CHARLESTON, W.Va. — A Kanawha County businessman is seeking a temporary restraining order against the federal government and the Affordable Care Act.
Longtime South Charleston car dealer Joey Holland claims he shouldn’t be forced to provide controversial emergency contraceptives to his employees under Obamacare. The lawsuit claims his First Amendment rights have been violated.
Family Policy Council of West Virginia’s executive director Jeremy Dys said Holland has a deeply held religious belief against abortion.
“No American should be punished by his or her government for simply living life as a person of faith in public,” Dys said. “The government should never be able to coerce a family owned, faith-based business to violate their religious beliefs.”
Holland has previously said his business is “to glorify and honor God by being faithful stewards for all that is entrusted to us.”
Dys said Holland faces a $100-per-employee daily fine beginning July 1 if he doesn’t agree to pay for drugs like Plan B One-Step, the “morning after” pill. That would equate to $15,000 a day and nearly $5.5 million annually.
The new terms of the Affordable Care Act, commonly referred to as Obamacare, kick in July 1 for Holland and other business owners. Dys said Holland has budgeted for other increased costs Obamacare will bring but he won’t provide the controversial “abortion inducing drugs.”
Holland isn’t alone. Some 60 similar lawsuits covering about 200 plaintiffs have been filed in other states with approximately 20 courts issuing injunctive relief. Holland is the first West Virginia business owner to file such a suit and the first one in the 4th Circuit.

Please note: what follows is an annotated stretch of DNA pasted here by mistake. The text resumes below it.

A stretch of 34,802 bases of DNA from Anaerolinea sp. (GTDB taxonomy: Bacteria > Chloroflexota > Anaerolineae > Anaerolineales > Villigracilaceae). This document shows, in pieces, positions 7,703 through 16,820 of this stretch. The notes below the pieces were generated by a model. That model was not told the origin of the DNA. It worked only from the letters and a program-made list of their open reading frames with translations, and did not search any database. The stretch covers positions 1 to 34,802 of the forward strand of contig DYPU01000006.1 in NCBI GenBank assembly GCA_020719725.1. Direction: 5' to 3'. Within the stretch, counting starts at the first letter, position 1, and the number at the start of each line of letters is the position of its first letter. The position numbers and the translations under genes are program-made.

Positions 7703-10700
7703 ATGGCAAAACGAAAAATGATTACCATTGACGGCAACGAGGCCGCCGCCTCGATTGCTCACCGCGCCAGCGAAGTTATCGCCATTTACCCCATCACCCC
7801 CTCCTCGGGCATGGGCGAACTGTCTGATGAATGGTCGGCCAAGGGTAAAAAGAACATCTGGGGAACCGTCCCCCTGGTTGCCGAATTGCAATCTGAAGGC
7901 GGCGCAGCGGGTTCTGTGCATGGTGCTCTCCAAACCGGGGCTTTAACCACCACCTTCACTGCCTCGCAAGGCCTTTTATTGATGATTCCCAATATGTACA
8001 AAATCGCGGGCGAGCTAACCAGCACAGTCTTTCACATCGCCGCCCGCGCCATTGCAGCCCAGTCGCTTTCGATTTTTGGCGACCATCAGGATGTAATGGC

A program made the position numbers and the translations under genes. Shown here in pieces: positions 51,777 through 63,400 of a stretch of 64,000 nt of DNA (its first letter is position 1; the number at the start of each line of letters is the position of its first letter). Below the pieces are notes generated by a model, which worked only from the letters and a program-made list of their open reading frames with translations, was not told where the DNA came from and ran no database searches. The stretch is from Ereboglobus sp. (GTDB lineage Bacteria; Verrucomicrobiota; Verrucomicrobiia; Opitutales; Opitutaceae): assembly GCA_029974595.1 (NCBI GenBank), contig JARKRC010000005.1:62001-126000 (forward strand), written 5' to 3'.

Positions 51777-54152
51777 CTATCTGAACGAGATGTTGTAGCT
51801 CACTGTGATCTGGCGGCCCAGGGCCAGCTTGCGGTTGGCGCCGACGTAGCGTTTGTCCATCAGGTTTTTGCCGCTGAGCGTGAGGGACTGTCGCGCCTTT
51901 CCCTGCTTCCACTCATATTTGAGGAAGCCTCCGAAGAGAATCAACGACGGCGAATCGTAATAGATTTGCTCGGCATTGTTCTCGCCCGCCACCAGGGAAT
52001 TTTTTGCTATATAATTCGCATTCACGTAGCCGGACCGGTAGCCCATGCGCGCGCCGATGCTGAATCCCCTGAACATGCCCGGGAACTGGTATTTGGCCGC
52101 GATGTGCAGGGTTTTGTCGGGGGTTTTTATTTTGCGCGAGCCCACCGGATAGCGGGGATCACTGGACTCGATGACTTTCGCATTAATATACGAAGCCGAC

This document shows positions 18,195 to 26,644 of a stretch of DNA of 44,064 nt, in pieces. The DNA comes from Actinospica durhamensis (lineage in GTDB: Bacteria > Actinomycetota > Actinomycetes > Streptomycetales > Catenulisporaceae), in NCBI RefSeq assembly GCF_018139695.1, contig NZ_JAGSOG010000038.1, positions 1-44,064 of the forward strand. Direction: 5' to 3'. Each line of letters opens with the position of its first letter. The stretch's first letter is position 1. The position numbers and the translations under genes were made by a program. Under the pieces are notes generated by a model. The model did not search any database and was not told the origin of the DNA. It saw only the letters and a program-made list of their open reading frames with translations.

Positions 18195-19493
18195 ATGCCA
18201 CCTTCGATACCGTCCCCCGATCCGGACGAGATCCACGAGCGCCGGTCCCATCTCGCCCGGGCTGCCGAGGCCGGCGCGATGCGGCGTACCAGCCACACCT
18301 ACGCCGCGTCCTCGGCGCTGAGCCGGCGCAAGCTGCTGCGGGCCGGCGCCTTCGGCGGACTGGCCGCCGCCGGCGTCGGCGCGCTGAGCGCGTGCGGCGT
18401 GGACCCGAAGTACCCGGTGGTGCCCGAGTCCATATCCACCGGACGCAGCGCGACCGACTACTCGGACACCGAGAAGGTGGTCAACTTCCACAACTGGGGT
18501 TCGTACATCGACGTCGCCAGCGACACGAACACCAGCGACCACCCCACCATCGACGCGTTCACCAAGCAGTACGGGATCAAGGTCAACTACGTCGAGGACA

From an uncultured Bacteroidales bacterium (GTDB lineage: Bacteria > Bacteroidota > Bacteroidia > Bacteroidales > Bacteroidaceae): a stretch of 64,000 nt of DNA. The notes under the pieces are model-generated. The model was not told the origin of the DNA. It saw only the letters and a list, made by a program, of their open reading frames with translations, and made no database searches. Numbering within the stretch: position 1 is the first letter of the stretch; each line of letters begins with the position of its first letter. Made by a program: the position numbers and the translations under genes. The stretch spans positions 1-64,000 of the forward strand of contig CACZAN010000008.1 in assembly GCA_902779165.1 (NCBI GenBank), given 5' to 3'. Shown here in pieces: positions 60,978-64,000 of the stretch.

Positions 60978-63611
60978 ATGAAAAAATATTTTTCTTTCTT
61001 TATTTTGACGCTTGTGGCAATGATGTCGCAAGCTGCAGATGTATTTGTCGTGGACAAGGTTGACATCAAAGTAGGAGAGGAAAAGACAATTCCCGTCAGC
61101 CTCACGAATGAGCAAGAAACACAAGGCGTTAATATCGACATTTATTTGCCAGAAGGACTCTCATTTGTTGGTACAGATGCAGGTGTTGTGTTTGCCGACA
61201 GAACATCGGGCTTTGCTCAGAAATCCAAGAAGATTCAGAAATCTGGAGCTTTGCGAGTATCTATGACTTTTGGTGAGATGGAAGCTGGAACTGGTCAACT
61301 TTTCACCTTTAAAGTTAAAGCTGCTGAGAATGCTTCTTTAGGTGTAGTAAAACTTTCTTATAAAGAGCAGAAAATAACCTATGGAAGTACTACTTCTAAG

“He’s steadfast in his refusal. He cannot in good conscience provide drugs that are going to violate his religious beliefs to his employees,” Dys said.
Holland previously exempted coverage of those drugs when he had control over his business’ insurance plan.
“In the past he’s never had any kind of abortion coverage for his employees and he cares deeply about his employees,” Dys said. “He’s saying with this lawsuit that he and every West Virginian should never be punished by their government for simply living their life as a person of faith in public.”
Holland’s lawsuit was filed in U.S. District Court in Charleston Monday by the Family Policy Council, Liberty Institute and Robinson & McElwee, PLLC . He’s seeking a temporary restraining order and ultimately a permanent injunction.